WHAT CANNOT BE SEEN


Robert MacFarlane explores the division between reality and imagination in his book ‘Mountains of our Minds’. The reality of undertaking an expedition to summit or traverse a significant natural landmark is elevated in the mind of the individual. The mountain that is visualised commonly fails to match the mountain that is seen. It is this disparity between experience and visual representation that has encouraged this body of work. The images created take a fragmented look at the environment, representing the familiar in isolation from the surroundings.

This project was initiated based on an individual fear of these remote areas, locations that, although perilous, still entice and draw in artists and explorers. These environments deliver both mental and physical challenges. To realise this complexity the camera is used as a tool for comprehension and purpose. Edmund Burke’s theory on the ‘sublime’ scaffolds the origins of this project; the notion of romantic grandeur, intertwined with horror and terror, is never far away.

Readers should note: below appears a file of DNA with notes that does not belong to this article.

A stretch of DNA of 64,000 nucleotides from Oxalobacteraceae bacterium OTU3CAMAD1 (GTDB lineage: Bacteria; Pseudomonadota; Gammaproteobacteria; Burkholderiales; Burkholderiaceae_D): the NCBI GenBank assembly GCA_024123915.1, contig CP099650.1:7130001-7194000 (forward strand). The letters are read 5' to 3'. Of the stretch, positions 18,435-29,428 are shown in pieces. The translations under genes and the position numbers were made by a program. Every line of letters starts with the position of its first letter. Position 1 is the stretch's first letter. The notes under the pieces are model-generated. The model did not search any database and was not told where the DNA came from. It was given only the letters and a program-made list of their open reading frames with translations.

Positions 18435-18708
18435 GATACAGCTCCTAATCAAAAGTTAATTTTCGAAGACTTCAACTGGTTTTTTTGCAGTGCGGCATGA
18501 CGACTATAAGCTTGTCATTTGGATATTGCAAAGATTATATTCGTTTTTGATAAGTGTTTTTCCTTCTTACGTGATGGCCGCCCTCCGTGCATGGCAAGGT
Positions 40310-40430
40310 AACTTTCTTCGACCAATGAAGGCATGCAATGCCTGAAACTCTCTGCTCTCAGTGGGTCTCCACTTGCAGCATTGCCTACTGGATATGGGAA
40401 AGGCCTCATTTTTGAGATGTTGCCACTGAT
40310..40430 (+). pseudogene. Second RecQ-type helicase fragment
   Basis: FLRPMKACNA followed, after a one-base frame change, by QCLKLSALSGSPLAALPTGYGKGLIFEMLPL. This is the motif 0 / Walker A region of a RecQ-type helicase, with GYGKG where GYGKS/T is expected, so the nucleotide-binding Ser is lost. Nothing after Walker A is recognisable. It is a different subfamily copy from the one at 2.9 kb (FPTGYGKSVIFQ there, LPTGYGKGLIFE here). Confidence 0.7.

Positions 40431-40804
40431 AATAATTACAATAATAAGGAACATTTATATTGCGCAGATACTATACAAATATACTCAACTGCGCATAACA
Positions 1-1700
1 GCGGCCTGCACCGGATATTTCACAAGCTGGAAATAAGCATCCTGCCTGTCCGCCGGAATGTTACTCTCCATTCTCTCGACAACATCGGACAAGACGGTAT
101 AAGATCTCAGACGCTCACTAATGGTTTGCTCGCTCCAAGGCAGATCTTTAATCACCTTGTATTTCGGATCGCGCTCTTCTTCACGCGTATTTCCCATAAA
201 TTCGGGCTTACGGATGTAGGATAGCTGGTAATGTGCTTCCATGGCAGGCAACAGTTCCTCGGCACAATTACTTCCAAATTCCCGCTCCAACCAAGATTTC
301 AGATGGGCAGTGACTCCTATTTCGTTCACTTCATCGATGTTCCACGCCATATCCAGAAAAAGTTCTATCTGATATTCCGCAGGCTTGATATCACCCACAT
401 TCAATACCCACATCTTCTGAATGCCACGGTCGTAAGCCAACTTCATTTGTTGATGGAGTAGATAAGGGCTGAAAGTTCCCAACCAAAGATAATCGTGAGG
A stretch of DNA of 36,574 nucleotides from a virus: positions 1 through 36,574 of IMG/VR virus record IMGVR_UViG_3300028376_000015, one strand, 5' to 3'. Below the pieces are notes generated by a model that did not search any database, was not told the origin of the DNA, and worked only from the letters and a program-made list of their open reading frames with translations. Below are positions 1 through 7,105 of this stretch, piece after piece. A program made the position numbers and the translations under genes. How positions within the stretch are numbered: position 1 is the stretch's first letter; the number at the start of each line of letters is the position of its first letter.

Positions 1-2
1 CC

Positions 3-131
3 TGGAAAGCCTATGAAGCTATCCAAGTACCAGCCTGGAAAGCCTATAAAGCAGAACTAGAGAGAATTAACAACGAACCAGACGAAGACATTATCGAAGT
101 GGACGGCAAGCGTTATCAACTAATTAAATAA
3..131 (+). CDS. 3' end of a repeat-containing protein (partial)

Walking can be the ultimate relaxation. Forget vistas and expanses of views, to walk down the beach with only a short view in front of you can elevate you to a new world; a world without distraction and perpetual visual stimulant. This is why I walk, for what I cannot see enables me to both escape and dream.